XCO World Cup Lenzerheide

    What do you do for the off-season? Do you cross train with CX or track? Or something non-bike altogether?
    I do a lot of different things for training during winter. I swim, I ride my CX bike, I do cross-country skiing, I run and I ride on track. In my home city Falun you can find the only velodrome in Sweden.

    What’s your favorite part of your bike? Do you have anything superstitious you do with your set up?
    To be honest I’m not too much into the mechanic parts of my bike, but I’m getting there. Each race I learn something new about the bike. At the moment I like my Spark the most.

    Do you ever name your bikes?
    I did before. But since I got into the team I have too many bikes to name them.

    While Nino is known for the drop he runs on his bike, how is your set up unique? How did you develop your riding style?
    This season is my first season on a full suspension bike and I have to admit I struggled a little bit in the beginning to get use to it. I had to change my riding style to a little bit more aggressive style. But as soon I realized that and started to feel comfortable on the bike it felt like the best choice of bike.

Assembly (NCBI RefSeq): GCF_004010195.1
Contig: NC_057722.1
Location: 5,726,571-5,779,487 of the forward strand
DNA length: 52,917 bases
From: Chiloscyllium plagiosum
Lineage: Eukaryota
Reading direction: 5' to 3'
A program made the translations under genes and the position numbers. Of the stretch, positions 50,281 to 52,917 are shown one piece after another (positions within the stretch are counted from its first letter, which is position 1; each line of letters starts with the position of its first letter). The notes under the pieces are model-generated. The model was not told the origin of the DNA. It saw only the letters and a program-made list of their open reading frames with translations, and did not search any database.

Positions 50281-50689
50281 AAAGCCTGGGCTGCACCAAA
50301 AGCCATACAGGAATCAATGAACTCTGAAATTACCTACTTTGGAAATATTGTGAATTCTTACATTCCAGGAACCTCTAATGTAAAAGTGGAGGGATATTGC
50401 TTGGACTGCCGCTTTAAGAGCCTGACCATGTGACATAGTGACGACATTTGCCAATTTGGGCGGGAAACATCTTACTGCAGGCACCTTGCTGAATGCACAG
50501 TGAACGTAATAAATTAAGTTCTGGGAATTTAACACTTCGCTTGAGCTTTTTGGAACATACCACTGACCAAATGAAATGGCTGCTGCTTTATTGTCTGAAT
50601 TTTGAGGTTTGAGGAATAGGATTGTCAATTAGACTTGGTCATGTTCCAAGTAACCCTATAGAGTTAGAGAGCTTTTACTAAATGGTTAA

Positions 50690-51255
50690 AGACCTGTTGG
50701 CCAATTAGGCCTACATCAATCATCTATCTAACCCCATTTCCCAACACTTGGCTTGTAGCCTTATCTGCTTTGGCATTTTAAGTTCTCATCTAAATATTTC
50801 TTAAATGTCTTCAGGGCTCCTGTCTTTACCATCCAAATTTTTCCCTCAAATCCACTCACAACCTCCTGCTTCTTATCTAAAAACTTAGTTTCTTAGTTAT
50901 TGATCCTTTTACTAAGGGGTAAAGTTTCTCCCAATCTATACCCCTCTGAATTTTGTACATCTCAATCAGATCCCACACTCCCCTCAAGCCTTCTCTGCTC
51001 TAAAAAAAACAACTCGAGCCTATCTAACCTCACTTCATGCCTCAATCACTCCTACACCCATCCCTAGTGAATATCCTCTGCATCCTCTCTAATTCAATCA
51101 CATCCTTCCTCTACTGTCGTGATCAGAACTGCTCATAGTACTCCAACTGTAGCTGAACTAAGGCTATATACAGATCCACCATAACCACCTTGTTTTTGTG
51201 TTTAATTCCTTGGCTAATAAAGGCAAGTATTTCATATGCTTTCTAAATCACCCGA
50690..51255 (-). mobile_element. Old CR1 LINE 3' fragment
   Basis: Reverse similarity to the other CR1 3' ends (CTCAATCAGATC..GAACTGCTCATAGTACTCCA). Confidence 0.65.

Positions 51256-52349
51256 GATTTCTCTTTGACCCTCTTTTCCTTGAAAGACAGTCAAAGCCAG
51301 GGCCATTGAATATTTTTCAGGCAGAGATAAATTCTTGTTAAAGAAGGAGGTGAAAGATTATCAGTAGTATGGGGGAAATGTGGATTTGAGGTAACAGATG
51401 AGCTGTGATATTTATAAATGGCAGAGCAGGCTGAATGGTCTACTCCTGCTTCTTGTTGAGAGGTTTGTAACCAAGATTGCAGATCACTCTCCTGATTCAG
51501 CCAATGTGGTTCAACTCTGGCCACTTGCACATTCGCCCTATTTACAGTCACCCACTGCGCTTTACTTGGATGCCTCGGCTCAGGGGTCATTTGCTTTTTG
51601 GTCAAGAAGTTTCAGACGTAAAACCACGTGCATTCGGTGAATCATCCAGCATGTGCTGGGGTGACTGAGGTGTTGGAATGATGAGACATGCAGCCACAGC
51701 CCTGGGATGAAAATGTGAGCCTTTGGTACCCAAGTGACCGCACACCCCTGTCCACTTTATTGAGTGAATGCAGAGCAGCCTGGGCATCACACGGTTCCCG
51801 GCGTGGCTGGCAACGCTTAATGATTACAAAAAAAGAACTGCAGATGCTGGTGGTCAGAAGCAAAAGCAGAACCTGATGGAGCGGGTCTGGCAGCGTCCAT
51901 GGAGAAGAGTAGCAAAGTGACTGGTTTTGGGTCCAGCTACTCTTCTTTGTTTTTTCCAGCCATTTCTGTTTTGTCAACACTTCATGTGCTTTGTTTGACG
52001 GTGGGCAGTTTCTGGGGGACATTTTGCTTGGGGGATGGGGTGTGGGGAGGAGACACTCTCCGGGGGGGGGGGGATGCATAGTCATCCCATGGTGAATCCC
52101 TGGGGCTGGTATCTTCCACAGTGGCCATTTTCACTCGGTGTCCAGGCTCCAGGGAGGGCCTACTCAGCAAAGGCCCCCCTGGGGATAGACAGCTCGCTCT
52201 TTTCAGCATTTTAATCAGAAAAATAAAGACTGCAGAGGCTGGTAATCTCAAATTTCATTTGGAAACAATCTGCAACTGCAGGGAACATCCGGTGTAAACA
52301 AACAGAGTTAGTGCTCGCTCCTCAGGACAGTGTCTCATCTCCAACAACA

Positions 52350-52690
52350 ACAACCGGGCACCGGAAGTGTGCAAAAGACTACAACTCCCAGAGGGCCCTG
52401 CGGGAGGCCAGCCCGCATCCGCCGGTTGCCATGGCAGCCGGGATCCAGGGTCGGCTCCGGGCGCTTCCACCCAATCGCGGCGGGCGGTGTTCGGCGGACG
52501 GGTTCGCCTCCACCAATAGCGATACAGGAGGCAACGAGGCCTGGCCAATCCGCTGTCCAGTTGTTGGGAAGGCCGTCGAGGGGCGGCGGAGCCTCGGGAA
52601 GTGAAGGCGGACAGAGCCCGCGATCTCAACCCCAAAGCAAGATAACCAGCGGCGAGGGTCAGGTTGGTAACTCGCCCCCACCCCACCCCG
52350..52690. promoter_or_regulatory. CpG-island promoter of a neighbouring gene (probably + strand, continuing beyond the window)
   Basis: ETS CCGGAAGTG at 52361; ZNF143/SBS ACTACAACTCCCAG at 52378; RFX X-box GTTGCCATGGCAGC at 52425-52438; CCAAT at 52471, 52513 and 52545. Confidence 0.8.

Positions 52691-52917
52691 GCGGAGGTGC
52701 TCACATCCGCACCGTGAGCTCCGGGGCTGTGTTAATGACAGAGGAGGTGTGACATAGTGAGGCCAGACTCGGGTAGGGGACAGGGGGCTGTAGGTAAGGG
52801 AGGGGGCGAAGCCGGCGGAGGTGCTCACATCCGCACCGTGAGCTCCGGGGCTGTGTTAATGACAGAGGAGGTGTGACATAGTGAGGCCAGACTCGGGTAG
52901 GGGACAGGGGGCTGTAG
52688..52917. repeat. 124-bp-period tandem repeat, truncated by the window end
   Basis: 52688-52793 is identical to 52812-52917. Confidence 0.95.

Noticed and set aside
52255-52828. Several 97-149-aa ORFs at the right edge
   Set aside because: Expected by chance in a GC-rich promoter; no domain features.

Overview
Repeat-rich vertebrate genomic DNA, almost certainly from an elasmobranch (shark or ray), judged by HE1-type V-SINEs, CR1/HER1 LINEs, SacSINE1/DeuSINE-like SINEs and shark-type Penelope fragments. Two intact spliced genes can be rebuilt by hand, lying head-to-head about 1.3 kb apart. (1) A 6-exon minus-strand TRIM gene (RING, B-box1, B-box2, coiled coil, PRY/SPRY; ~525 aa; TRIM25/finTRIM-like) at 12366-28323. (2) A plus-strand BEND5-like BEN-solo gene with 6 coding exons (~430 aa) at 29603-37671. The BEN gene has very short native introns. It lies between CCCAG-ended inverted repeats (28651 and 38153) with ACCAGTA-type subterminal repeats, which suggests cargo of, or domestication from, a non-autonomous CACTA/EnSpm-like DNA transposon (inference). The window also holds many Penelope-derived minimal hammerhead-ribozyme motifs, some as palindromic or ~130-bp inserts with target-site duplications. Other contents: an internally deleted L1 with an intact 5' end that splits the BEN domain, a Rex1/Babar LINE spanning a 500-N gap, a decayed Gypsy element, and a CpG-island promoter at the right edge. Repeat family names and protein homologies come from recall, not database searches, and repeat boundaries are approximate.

XCO World Championships Nove Mesto

    How did you get into mountain bike racing? Who or what was your influence for entering the sport?
    My dad started riding mountain bike and he did some racing in Sweden. Shortly after my two years older brother started to ride and then I also tried it out. I really enjoyed it and as a 7 years old I participated in my first mountain bike race.

    What are some of your earliest memories of racing, and where did you find inspiration to pursue this as a career?
    My inspiration and motivation came from joy. To ride my bike made me happy but at the same time it was challenging and it made me push my limits. I think it is super important to keep it fun and keep the balance between having fun and staying serious and focused.

    What was an embarrassing early racing mistake you made that you learned the most from?